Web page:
Amidst the Indonesian National Revolution, the Dutch colonial army has launched an assault on the Indonesian capital at Yogyakarta. After being overrun, the Indonesian Army withdraws, to continue the fight as guerrillas. In the city proper, the Indonesian populace suffers extensively.
In early 1949, the Sultan of Yogyakarta, Hamengkubuwono IX, orders a show of force: the guerrilla soldiers are to take back the city, hold it for six hours, and then withdraw. This attack, intended to show that the Dutch had not put down the Indonesian forces and thus embarrass the returning colonists in front of the United Nations, goes as planned on the morning of 1 March. The Netherlands recognises Indonesia's independence by the end of the year.Rd Ismail
Enam Djam di Jogja was directed and produced by Usmar Ismail. It was his second film dealing with the national revolution following Darah dan Doa (The Long March) the preceding year, which had followed the Siliwangi Division's long march to West Java. The black-and-white film Ismail also wrote the film's story, with Gajus Siagian handling the screenplay. In the film's opening credits, he wrote that it was intended to show the "tight cooperation between the people, army, and government" without which the 1 March General Assault could not have happened and commemorate those who had fallen fighting for the nationalist cause.
Enam Djam di Jogja retained much of the same crew as Darah dan Doa, including cinematographer Max Tera, music arranger G.R.W. Sinsu, and editor Djohan Sjafri. Cast members who returned from the earlier film included Del Juzar, Aedy Moward, and Rd Ismail.
Filming was completed on location in Yogyakarta, at sites which had seen action during the assault. Ismail and his crew were aided in their filming by persons who had seen the events depicted. After funds were depleted, Ismail took a loan from a local cinema owner to ensure he could complete Enam Djam di Jogja.
Release and reception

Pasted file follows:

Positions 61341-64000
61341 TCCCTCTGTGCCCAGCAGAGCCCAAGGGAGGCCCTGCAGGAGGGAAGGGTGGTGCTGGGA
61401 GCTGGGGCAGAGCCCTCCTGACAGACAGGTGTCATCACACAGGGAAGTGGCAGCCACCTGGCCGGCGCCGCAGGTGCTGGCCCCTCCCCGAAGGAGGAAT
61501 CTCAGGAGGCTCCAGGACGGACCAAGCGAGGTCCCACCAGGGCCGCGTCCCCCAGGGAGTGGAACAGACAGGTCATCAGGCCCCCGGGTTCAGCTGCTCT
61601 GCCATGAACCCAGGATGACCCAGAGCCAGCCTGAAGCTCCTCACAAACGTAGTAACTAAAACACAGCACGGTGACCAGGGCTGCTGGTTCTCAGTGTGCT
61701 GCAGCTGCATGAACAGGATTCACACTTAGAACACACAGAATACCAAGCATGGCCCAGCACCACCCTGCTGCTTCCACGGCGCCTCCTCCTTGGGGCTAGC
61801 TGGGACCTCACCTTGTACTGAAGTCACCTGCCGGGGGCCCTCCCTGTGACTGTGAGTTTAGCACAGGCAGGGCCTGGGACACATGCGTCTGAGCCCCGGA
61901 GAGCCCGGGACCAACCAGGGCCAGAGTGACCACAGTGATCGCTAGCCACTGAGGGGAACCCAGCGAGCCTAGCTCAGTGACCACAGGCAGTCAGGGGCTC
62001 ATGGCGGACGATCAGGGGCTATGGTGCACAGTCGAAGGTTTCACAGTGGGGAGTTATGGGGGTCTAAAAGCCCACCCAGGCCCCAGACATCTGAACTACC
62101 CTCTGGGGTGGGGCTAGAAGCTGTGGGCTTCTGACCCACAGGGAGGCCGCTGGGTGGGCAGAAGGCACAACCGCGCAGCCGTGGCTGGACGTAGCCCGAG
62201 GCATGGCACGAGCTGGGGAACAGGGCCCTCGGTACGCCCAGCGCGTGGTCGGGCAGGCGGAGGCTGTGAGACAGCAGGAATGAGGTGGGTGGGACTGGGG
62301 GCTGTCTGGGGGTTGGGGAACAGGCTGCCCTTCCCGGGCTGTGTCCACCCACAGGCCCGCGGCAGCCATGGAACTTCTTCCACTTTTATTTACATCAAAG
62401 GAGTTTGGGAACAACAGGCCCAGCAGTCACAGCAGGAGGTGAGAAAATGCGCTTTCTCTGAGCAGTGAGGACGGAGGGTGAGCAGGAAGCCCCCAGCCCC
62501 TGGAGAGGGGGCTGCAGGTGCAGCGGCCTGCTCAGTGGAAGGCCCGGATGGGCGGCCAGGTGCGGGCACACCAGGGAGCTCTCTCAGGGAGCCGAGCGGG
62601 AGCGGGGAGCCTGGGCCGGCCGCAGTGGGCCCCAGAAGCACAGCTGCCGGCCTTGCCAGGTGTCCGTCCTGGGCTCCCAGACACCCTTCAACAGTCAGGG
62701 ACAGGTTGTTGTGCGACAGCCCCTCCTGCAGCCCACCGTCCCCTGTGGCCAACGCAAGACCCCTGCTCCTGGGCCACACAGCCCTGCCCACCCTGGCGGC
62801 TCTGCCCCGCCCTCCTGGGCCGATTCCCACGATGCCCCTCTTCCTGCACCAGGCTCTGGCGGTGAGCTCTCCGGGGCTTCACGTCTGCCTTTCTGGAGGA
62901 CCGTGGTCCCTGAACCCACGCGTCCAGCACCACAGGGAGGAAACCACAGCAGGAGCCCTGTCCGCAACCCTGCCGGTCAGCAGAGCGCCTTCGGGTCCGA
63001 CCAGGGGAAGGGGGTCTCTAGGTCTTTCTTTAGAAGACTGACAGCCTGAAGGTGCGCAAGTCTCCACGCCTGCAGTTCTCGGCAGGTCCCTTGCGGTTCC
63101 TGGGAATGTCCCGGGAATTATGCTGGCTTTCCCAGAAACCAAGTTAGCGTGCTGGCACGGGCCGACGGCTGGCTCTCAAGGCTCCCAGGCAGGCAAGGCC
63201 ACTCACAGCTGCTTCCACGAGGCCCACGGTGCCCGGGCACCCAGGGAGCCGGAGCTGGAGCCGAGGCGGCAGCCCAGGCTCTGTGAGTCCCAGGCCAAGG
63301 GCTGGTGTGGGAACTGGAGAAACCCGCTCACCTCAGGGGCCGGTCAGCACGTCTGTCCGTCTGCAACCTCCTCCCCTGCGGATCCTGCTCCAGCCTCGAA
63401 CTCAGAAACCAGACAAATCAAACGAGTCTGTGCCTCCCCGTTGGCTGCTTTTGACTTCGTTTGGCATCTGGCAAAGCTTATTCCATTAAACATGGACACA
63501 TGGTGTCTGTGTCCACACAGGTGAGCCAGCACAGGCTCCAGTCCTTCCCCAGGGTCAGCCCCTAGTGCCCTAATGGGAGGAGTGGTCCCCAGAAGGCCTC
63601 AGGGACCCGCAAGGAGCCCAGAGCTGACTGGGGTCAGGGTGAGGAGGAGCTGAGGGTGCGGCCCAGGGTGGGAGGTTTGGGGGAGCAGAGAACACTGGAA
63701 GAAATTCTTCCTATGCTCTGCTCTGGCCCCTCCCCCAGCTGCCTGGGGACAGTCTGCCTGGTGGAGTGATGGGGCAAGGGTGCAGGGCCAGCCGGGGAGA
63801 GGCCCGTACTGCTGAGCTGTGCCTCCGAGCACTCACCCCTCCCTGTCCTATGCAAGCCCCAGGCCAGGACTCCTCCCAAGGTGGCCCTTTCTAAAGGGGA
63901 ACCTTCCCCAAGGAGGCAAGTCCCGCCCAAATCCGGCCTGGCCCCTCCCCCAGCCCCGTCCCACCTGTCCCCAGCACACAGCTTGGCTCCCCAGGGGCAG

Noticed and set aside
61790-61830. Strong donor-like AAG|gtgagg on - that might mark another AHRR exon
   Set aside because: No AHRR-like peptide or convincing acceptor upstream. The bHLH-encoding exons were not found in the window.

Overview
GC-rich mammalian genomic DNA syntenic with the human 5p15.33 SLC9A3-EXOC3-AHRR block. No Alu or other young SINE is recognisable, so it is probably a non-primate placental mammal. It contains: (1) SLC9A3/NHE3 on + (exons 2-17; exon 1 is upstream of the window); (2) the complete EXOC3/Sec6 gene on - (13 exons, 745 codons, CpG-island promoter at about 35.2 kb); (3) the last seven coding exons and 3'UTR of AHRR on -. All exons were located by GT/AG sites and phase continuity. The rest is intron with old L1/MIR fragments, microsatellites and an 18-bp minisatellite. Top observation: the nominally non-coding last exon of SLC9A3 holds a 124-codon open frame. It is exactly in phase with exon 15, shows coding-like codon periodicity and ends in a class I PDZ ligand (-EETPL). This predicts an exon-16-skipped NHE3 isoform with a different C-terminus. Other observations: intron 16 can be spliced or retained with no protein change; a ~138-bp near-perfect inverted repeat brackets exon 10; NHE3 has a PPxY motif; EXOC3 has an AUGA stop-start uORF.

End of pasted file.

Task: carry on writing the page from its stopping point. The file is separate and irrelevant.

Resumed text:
Before Enam Djam di Jogja was released in early 1951, Ismail had to endure a lengthy censorship process. The Indonesian censorship bureau, according to the film critic Salim Said, took issue with the depiction of Dutch soldiers; in the end, numerous scenes showing them were cut. Critical reception at the time was mixed: a review in the magazine Aneka, for instance, found that the shots could have been better, but the performances were better than usual for domestic works.
The Indonesian film archive Sinematek Indonesia holds both a 35 mm and VHS copy of Enam Djam di Jogja. Allusions to the title, in other Indonesian works, were made as late as 1991.
Two further films have been released detailing the General Assault of 1 March: Abbas Wiranatakusuma's Janur Kuning (Yellow Coconut Leaves; 1980) and Arifin C. Noer's Serangan Fajar (Dawn Attack; 1982). Unlike Enam Djam di Jogja, these two films emphasised the role of future President Suharto – who is not present in Ismail's version. At the time these two films were released, Enam Djam di Jogja continued to be screened on the state television network TVRI. Eventually Janur Kuning was broadcast annually on the anniversary of the assault, before it and Serangan Fajar were withdrawn from broadcast in 1998 for attempting to manipulate history and create a cult with Suharto in the centre, following Suharto's downfall.